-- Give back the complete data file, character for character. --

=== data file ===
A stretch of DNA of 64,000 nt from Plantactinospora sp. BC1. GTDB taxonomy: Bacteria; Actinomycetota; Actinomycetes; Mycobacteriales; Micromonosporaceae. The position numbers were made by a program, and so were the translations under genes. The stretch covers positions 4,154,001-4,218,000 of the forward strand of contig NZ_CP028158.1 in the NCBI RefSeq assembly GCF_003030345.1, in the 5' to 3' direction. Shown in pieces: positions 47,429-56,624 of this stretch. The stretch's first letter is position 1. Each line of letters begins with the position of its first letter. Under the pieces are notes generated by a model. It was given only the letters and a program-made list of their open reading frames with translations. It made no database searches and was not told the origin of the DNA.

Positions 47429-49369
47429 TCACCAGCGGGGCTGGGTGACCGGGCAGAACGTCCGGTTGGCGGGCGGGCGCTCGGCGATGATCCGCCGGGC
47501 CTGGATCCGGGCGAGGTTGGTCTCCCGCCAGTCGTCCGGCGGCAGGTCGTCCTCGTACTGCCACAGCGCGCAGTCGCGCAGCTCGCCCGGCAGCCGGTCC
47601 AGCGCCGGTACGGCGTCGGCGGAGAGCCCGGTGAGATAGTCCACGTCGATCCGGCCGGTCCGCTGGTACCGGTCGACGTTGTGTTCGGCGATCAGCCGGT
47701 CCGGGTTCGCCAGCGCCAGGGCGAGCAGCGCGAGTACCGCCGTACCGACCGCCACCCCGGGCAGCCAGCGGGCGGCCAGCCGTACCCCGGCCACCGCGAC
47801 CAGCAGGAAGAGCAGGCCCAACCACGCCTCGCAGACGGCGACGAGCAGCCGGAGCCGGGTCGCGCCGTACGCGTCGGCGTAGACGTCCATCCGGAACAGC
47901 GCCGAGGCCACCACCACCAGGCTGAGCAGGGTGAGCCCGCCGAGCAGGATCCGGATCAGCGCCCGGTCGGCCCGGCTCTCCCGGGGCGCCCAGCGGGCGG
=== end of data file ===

A stretch of DNA of 64,000 nt from Plantactinospora sp. BC1. GTDB taxonomy: Bacteria; Actinomycetota; Actinomycetes; Mycobacteriales; Micromonosporaceae. The position numbers were made by a program, and so were the translations under genes. The stretch covers positions 4,154,001-4,218,000 of the forward strand of contig NZ_CP028158.1 in the NCBI RefSeq assembly GCF_003030345.1, in the 5' to 3' direction. Shown in pieces: positions 47,429-56,624 of this stretch. The stretch's first letter is position 1. Each line of letters begins with the position of its first letter. Under the pieces are notes generated by a model. It was given only the letters and a program-made list of their open reading frames with translations. It made no database searches and was not told the origin of the DNA.

Positions 47429-49369
47429 TCACCAGCGGGGCTGGGTGACCGGGCAGAACGTCCGGTTGGCGGGCGGGCGCTCGGCGATGATCCGCCGGGC
47501 CTGGATCCGGGCGAGGTTGGTCTCCCGCCAGTCGTCCGGCGGCAGGTCGTCCTCGTACTGCCACAGCGCGCAGTCGCGCAGCTCGCCCGGCAGCCGGTCC
47601 AGCGCCGGTACGGCGTCGGCGGAGAGCCCGGTGAGATAGTCCACGTCGATCCGGCCGGTCCGCTGGTACCGGTCGACGTTGTGTTCGGCGATCAGCCGGT
47701 CCGGGTTCGCCAGCGCCAGGGCGAGCAGCGCGAGTACCGCCGTACCGACCGCCACCCCGGGCAGCCAGCGGGCGGCCAGCCGTACCCCGGCCACCGCGAC
47801 CAGCAGGAAGAGCAGGCCCAACCACGCCTCGCAGACGGCGACGAGCAGCCGGAGCCGGGTCGCGCCGTACGCGTCGGCGTAGACGTCCATCCGGAACAGC
47901 GCCGAGGCCACCACCACCAGGCTGAGCAGGGTGAGCCCGCCGAGCAGGATCCGGATCAGCGCCCGGTCGGCCCGGCTCTCCCGGGGCGCCCAGCGGGCGG